Parenting with Positivism : Issue 11

June 2015

Have you ever thought why do kids resort to lying? Have you ever found out that your child is lying to you sometimes?

Mostly kids lie because they don’t have another way of dealing with a problem or conflict. In fact, sometimes it’s the only way they know how to solve a problem; it’s almost like a faulty survival skill for kids. It is really your job to differentiate the type of lie your child has told, and make sure that it isn’t connected to unsafe, illegal or risky behavior. When your child lies to you, it hurts. As parents, you may get angry and may also feel like you can never trust your child again. Why does lying cause such anger, pain and worry for you?

Your kid’s honesty becomes the connector between what’s happening to him on the outside world and what happens at home. Parents should encourage kids to tell them honestly regarding the event of lie, so that they can honestly discuss with the child and decide if that’s best solution. And without taking sides, parents should get the information, and help the child make the right choices, right decisions.

It is easy to see your kid as ‘sneaky’ when they lie; especially if they continue to lie to you. You might feel undermined; that your child is going behind your back and that the child may go haywire. You may begin to think that your kids are “bad.” The connection our mind makes is that lying is bad, therefore, liars are bad too!

Why Kids Lie

  • To establish identity: to connect with peers, even if it’s a false identity. They think that fooling someone is ‘cool’.
  • To individuate from parents: to keep parts of their lives separate from their parents. At times it may even seem that they make up small lies about things that don’t even seem terribly important. Another reason children lie is when they perceive the house rules and restrictions to be too tight.
  • To get attention: a way for them to engage their imaginations and start to make sense of the world around them.
  • To avoid hurting other’s feelings: Lying is a first step toward learning how to say something more carefully.
  • To avoid trouble: rather than suffer the consequences, they lie to avoid getting into trouble.

How to Address Lying: Staging a “Lying Intervention”

While it’s important to address the behavior behind the lying, if your child lies chronically or lies about unsafe, risky or unhealthy behavior, it makes sense to address the actual lying by having an intervention. A “lying intervention” is really just a planned and structured conversation about the lying behavior.  This lets your child know what you’ve been seeing, and gives you a chance to tell them that you are concerned. Here are some things to keep in mind:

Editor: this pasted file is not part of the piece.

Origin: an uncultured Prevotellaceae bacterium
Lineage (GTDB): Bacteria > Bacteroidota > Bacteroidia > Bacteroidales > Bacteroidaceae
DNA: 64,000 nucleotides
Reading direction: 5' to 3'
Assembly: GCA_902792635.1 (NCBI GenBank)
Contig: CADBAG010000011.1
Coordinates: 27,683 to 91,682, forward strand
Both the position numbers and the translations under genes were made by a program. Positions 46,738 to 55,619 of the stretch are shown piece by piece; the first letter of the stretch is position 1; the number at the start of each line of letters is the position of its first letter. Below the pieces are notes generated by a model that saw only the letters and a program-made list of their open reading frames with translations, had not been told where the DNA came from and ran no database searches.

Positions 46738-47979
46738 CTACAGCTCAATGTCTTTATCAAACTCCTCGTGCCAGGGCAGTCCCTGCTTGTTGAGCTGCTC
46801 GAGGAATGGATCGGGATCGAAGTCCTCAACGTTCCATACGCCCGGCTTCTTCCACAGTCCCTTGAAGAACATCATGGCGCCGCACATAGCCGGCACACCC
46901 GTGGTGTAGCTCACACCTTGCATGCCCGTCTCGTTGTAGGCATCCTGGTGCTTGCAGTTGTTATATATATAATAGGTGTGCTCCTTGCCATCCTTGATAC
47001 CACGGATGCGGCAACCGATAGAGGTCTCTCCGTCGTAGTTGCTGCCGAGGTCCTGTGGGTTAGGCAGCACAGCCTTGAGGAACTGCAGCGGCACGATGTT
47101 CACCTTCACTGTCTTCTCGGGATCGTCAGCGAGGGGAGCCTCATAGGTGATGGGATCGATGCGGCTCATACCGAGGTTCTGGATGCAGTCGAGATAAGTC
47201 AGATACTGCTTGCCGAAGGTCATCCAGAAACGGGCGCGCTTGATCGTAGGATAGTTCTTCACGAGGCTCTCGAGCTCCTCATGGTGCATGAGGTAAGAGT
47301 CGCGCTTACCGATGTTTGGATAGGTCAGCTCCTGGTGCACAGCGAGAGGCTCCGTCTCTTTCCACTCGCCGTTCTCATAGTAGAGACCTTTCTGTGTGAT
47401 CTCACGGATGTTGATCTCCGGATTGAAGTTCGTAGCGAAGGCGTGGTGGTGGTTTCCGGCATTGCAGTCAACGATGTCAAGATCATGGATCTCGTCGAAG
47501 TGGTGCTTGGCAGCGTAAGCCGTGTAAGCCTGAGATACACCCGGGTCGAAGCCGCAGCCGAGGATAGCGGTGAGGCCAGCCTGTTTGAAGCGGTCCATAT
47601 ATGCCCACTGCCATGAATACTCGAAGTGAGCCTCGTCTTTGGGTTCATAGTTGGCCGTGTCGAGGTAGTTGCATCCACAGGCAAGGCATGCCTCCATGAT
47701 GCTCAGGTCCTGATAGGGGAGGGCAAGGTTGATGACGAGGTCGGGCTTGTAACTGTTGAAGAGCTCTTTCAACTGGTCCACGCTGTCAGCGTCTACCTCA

• Plan ahead of time: Think about how you’re going to intervene beforehand.
  • Don’t lecture: When you catch your child lying, remember that lecturing is not going to be helpful. So what you need to do instead is to identify what it is that you’re seeing and what you’re concerned about.
  • Be specific and talk about what’s obvious:  Remember, it has to be a consequence that you can actually deliver on and are willing to follow through with.
  • Don’t be too complicated in your message: Keep it very focused and simple for your child; concentrate on the behavior.

If You Catch Your Child Telling a Lie

  • Don’t react in the moment
  • Instead, send them to their room/corner for both to calm down.
  • Strategize within the family; take time to think about it
  • When you do talk, don’t argue with your child about the lie.
  • Just state what you saw, and what is obvious. You may not know the reason behind it, but eventually your child might fill you in on it. Again, simply state the behaviors that you saw.

A Word about “Magical Thinking”

Be aware that kids and adolescents are prone to engage in “magical thinking.” This means that when your child gets away with a few lies, he will start thinking he should be able to get away with them the next time. Often that just feeds on itself, and the lies become more and more abundant—and absurd. Your child might convince himself they’re true in order to get out of the trouble. But it’s your job as a parent to say as matter–of–fact as possible what you feel is the truth. Acknowledge the lie, but give the consequence for the behavior, not for the lie.Realize that most kids are not going to lie forever and ever. There are a very small percentage of kids who lie chronically, and more difficult for parents to deal with. Usually, kids don’t lie arbitrarily; they have a reason for doing so, no matter how faulty that reason might be. Your child really does know right from wrong, but sometimes he overrides the truth. Take help professionally if your kid is lying about something that’s risky or illegal or really unsafe and/or chronic.


We are sure many of our parents may have some incidents about their kids “lying” behavior and how they resolved it, to share with co-parents. Why don’t you share your experiences with us? Write in to us at [email protected] and we will publish them on our website! Make sure your write ups are 1000 words or less, and feel free to write in any language. In case you would like to write by hand, please send to Jaipuria Corporate Office at Delhi or drop by and deliver at any of our schools. We will be waiting to hear from you!